Chinese Consul General Lin Jing, based in Cape Town, said the outbreak of the coronavirus is a serious blow for tourism in the country, and globally. 
Photo: File
Chinese Consul General Lin Jing, based in Cape Town, said the outbreak of the coronavirus is a serious blow for tourism in the country, and globally. Photo: File

OPINION: Coronavirus big blow for Chinese tourism

By Adri Senekal de Wet Time of article published Jan 30, 2020

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CAPE TOWN - Chinese Consul General Lin Jing, based in Cape Town, said the outbreak of the coronavirus that began in the Chinese city of Wuhan, resulting in the death of more than 150 people in China, is a serious blow for tourism in the country, and globally. 

"The impact of the coronavirus on the Chinese economy is worse than the SARS virus that broke out in 2003; this new virus is spreading, fortunately the Chinese government, and the world at large, is better prepared than ever to stop it” said Lin at a briefing with Independent Media Western Cape editors today.

The Chinese have been forthcoming and swift to act. The economist reported earlier this week "Chinese scientists quickly isolated the pathogen and shared its genomic details with the world. Back in the days of SARS, generic sequencing like this took weeks. The genomic data can help scientists to spot cases quickly, both in China and abroad". 

The Chinese government stopped travel in and out of Wuhan and nearby cities; this might seem extreme and heavy-handed, yet, although it could drive some cases around, it will slow the spread of the virus across China and abroad.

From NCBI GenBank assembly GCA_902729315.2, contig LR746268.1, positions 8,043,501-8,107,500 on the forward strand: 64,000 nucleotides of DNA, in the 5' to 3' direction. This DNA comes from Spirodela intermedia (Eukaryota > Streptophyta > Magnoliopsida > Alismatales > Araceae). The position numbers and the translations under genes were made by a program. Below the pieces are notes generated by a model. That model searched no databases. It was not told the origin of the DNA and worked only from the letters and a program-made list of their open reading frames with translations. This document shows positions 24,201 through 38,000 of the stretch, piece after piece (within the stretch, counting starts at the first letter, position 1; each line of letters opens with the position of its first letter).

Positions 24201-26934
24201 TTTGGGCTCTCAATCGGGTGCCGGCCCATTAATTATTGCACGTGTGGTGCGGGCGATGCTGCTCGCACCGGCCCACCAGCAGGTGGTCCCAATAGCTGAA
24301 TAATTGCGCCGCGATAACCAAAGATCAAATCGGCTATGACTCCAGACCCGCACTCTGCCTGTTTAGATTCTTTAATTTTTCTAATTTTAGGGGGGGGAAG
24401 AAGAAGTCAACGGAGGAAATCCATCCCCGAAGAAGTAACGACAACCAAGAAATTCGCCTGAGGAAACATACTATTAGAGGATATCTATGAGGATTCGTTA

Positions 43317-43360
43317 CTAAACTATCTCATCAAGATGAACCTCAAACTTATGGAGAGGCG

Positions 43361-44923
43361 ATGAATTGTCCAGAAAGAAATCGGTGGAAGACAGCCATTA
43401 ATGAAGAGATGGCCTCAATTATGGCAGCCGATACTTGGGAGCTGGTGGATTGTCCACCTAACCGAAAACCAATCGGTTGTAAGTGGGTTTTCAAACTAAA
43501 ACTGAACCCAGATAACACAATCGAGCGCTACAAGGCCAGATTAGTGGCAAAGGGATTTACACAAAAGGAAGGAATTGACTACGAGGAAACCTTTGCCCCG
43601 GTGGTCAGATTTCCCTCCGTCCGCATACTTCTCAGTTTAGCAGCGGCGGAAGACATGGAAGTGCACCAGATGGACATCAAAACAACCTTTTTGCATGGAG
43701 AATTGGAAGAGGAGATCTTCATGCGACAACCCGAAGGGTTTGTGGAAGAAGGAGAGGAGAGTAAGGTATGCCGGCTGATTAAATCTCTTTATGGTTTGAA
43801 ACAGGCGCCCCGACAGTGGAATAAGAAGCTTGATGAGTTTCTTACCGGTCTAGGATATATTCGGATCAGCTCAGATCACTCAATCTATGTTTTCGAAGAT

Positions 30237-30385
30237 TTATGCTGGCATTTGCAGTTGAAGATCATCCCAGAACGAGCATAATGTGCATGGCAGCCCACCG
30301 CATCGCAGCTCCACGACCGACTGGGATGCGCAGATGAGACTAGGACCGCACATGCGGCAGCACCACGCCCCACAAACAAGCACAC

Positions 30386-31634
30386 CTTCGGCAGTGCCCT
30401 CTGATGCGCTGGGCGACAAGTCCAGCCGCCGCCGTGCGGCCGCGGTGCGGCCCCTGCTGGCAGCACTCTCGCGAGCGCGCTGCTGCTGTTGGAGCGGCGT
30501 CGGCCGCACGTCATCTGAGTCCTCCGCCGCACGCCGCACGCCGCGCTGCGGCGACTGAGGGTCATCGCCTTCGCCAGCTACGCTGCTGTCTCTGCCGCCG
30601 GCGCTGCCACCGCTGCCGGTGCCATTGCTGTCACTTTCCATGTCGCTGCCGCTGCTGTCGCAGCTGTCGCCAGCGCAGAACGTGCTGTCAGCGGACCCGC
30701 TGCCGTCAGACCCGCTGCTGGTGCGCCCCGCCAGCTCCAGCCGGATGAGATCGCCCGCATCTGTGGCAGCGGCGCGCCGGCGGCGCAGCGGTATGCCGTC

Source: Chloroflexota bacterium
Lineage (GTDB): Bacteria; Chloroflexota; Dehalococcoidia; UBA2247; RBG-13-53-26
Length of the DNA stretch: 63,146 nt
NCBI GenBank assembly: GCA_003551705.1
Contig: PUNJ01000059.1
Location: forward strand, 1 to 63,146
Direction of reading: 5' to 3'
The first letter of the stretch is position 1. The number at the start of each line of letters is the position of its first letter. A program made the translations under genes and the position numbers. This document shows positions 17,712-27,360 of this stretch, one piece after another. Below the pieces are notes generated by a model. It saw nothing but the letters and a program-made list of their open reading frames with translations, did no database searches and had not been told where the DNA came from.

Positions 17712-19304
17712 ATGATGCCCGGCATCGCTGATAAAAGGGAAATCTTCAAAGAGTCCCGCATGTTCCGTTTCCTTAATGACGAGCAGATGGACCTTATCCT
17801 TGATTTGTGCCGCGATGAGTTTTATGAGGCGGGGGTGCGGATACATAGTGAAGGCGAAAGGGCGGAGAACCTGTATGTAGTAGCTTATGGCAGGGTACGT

The questions are how easily the virus can be passed directly from person to person and just how dangerous it is? 

The true character of the new virus will become better known in the coming weeks; public-health measures will adjust accordingly, using lessons from SARS and MERS, a still deadlier cousin discovered in 2012 in Saudi Arabia that spread only through close contact.

According to the economist "come experts are of the opinion that the virus found in China could be a threat of this kind, and there will be many others; further illness will follow the same well-trodden path, by mutating from bugs that live in animals into ones that can infect people. A tougher task is dissuading people from eating wild animals and convincing them to handle livestock with care, using masks and gloves when butchering meat and fish".

Will such measures prevent the coronavirus from making headlines? 

BUSINESS REPORT ONLINE

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